When praying, for example, Ibrahim has agreed to use the hexagonal brick made of clay from the Shiite holy city of Najaf. Shiites rest their forehead on the brick when they pray because they believe earth from Najaf is sanctified by the blood of the Shiite martyr Hussein.
"I will pray on it, but I won't consider it holy," Ibrahim says. Khuthar has made concessions of her own. Unlike the overwhelming majority of her fellow Shiites, she didn't vote for the United Iraqi Alliance in the last elections. Instead, she voted for the secular list of Iyad Allawi, though she herself is hardly secular.
"The Shiites are too close to Iran," she says, reaching for the hand of her husband, whose uncle was killed fighting against Iran in the 1980s.
But focusing on the theological underpinnings to this couple's disagreements belies the reality of this centuries-old schism. Since Islam's earliest days, just as in Iraq today, the Sunni-Shiite rivalry is about political aspirations.
The feud began 1,300 years ago over a disagreement as to who was the rightful successor to the prophet Muhammad. The rivalry has simmered ever since, flaring up from time to time. Today, Iraq's Sunni Arabs and Shiites are competing for control in Iraq.
Like so many Iraqis, Ibrahim and Khuthar's lives have been touched by this sectarian violence. As a result, even their minor compromises in faith are becoming more difficult.
At her husband's urging, Khuthar used to pray with hands clasped, as Sunnis do. But after Sunnis gunned down a second brother of hers last year - Sunni radicals killed the other in mid-2004 - she has returned to praying according to Shiite tradition, with her hands hung loosely at her side. "This is out of respect for my brothers," she says. "Because the people who killed my brothers pray that way."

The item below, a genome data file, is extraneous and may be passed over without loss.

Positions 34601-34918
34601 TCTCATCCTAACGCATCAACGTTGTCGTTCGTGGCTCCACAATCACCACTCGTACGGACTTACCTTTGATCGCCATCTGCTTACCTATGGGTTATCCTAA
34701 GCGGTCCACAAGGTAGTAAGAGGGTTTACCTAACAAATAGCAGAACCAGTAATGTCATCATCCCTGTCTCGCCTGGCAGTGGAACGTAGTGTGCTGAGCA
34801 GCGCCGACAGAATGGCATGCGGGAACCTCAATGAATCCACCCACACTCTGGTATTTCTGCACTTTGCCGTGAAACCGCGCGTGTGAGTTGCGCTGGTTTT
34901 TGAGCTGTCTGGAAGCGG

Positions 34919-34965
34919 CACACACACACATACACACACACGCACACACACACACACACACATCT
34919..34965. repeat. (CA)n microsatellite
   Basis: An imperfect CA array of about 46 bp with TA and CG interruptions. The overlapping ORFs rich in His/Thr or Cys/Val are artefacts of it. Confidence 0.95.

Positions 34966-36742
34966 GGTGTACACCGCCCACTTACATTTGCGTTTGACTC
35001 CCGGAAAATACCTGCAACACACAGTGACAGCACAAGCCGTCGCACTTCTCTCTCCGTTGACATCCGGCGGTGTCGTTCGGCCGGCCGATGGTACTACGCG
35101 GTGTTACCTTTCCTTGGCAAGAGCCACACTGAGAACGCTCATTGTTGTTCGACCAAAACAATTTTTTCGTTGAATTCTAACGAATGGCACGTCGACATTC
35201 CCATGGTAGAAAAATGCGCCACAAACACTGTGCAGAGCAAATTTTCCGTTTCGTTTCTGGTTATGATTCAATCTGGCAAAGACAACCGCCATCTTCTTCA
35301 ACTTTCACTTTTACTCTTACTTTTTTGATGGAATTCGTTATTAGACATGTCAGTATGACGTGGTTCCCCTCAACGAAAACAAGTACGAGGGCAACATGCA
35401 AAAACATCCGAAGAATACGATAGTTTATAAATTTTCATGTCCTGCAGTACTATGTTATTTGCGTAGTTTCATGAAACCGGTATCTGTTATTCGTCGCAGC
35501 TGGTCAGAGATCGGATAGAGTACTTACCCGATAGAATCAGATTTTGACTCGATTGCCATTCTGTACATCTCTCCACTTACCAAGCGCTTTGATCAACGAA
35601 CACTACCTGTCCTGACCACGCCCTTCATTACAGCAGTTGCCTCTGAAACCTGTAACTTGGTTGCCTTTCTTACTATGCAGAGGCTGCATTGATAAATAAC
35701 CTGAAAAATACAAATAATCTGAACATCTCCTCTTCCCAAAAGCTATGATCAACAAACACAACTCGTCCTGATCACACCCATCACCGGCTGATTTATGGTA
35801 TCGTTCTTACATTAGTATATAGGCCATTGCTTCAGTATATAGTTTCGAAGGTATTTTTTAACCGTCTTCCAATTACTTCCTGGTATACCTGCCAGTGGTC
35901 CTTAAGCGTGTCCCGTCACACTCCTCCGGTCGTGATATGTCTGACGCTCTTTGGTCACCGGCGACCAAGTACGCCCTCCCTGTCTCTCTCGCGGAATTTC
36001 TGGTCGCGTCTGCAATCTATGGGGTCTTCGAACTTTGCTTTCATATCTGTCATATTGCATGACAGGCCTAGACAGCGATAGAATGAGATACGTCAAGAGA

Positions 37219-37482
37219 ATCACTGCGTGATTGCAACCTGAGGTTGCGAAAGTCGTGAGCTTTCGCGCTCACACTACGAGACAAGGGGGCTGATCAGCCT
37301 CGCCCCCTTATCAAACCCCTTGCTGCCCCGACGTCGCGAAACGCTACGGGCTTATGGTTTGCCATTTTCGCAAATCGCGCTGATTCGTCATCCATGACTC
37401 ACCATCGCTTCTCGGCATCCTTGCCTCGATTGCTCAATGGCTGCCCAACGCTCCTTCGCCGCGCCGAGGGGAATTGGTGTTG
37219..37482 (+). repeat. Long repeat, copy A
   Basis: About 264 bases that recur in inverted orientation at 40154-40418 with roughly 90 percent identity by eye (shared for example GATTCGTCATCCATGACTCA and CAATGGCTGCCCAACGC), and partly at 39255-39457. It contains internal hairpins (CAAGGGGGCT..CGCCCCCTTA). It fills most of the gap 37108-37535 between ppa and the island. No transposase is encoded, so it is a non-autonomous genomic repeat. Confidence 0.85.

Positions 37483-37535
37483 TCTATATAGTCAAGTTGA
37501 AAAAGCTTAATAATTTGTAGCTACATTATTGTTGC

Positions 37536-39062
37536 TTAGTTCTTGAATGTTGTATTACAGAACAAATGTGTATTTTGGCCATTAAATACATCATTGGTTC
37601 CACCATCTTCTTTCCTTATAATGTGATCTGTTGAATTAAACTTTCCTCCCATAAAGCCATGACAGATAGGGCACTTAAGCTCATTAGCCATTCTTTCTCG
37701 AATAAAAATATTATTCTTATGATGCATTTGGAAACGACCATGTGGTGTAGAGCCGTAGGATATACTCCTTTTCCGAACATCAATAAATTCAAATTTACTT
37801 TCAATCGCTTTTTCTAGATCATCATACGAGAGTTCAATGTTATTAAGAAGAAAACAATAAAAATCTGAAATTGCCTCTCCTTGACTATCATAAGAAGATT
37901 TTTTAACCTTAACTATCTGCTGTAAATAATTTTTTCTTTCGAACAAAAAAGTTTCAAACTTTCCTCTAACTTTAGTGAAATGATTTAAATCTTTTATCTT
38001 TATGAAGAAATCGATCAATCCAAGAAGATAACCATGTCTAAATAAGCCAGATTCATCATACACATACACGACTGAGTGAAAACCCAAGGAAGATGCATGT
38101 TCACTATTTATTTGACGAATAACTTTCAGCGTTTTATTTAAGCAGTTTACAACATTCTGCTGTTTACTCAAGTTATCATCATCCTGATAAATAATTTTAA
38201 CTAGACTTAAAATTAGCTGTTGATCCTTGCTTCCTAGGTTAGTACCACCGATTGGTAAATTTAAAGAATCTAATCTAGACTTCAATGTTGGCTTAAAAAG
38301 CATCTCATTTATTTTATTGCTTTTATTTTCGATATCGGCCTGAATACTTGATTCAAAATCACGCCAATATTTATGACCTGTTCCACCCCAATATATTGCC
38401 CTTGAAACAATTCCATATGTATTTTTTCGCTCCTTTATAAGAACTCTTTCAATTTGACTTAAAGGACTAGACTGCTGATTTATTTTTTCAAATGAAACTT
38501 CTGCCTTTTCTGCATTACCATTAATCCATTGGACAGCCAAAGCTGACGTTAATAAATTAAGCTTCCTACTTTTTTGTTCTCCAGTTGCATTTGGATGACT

Ibrahim points out that they were killed by common criminals. Khuthar snaps back at him: "They were killed because of the fatwas from Sunni sheikhs, and followers of Al Qaeda."
Ibrahim and Khuthar met and married the old-fashioned way. Their sisters worked together teaching math at a local primary school. The two exchanged photos and agreed to marry, having never met. It wasn't long ago that Sunni and Shiite families happily gave their sons and daughters to members of the other sect. Today that is changing.
"The Shiites concentrate on their sect more today, and the Sunnis focus on their sect more," says Ahmed al-Mussawi, who has worked as a Shiite wedding official for 15 years. "They are more concerned with what is permissible and forbidden by their religious leaders. This has made the cases of mixed marriages very rare." The few mixed marriages he does officiate are not the happy occasions they once were.
He said the tide began to turn about a year and a half ago, sometime in mid-2004 when the insurgency kicked into high gear.
Baby Teba represents the next generation of Iraqis, and if her parents are any indication, there is still hope. When asked about how they'll raise their daughter, Khuthar looks at her husband, smiling and waiting to see how he'll respond. He laughs awkwardly.
"It's a problem," Khuthar says finally. "I'll teach my daughter what I know. If she accepts what I say, then I'll work hard to show her the truth as I know it," Ibrahim says. "But God says we all have a choice."
"I can't interfere with her mind," Khuthar says. "But I sure can't take her to my family and have her praying with clasped hands." As if on cue, Teba lets out a stifled cry. Everybody laughs.
Ibrahim could just as well be speaking for all of Iraq when he speaks of his family. "We've become partners now. I try to melt the differences between us. Now I have a wife and a child. There is no easy way to leave them just because they're Shiite."